Chuckanut syncline on State Street is covered up.

State Street syncline then. . .

The little Chuckanut Formation syncline on State Street in Bellingham is now hidden behind a wall. I hope you got a chance to see it. I first noticed this feature over a year ago and wrote about it here. It was certainly the finest example of the axis of a fold that I know of in the Chuckanut, and at a very visible scale. It wasn’t exposed to human view for much over 18 months.This is the second short-lived exposure described on this website to be destroyed or covered by construction- the other was the ‘Samish Hill slab‘, also Chuckanut Formation.

. . . and now. Sigh.

Diatryma track now on public display at WWU

The track of the extinct giant flightless bird Diatryma is now on public display at Western Washington University. The track can be found just inside the main entrance to the Environmental Studies Building. Read about the exhibit here on Northwest Geology Field Trips.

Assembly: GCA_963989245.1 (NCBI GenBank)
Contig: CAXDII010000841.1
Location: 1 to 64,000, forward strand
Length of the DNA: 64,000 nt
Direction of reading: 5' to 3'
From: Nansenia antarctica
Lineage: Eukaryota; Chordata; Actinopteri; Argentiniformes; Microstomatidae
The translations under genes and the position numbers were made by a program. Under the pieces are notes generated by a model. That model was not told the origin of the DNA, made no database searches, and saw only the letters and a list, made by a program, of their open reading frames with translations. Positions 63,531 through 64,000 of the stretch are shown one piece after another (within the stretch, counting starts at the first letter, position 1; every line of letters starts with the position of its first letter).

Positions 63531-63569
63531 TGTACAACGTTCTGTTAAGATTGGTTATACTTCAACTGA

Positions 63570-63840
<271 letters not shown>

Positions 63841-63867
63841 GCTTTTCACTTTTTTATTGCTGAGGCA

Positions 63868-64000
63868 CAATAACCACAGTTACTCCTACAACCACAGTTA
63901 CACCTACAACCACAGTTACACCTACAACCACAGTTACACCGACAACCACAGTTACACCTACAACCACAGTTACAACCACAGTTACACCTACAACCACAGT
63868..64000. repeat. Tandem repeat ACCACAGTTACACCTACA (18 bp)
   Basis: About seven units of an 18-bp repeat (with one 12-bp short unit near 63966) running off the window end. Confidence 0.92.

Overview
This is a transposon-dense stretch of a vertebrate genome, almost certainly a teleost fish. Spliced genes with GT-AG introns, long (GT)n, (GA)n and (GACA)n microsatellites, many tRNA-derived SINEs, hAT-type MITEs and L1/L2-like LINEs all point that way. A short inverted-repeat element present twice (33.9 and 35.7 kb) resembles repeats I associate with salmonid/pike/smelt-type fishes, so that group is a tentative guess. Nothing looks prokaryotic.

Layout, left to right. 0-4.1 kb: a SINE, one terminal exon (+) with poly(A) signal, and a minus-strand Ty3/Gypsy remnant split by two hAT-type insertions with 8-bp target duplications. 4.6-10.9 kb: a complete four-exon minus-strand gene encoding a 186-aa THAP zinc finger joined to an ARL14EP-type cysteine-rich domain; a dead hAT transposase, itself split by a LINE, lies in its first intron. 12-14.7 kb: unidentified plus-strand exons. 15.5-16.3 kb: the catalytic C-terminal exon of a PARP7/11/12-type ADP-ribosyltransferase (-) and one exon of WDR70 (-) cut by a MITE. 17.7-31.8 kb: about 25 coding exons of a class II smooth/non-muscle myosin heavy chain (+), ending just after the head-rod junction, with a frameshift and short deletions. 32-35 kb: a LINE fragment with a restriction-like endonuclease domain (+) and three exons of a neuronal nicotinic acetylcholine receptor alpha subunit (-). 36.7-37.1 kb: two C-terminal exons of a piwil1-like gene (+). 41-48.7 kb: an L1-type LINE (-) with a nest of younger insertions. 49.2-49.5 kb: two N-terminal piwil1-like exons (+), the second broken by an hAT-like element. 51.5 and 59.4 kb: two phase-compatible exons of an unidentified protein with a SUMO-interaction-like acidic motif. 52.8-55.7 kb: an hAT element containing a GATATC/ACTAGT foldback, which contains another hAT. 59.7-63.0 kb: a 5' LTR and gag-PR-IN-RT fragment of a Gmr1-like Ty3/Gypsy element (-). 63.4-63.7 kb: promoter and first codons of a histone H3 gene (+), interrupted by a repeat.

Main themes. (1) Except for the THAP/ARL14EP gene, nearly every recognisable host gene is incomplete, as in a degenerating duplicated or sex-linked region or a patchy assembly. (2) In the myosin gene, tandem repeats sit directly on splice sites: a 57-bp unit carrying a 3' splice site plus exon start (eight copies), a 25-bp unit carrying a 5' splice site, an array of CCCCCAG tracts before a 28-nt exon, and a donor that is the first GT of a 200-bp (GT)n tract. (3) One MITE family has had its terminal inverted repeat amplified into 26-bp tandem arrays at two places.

Diatryma track discoverers George Mustoe (left) and Keith Kemplin at the new display in WWU's ES building. Click to enlarge.

Racehorse Landslide fossils

A fossil tree fern and a modern sword fern from the Racehorse Creek landslide.

Here’s a place to collect 50-million-year old plant fossils from the Chuckanut Formation. The Racehorse Creek landslide, which occurred in January of 2009, has left a lot of small, fossil-bearing rock slabs in the rubble. The field trip description is here on Northwest Geology Field Trips.

Visiting Korean earth science teachers hunt for fossils.

Samish Hill slab- a curtain call.

By Dave Tucker

Saturday, July 31, 2010

Grandson Alec Foote at the site Saturday 7/31/10. Click to enlarge any image.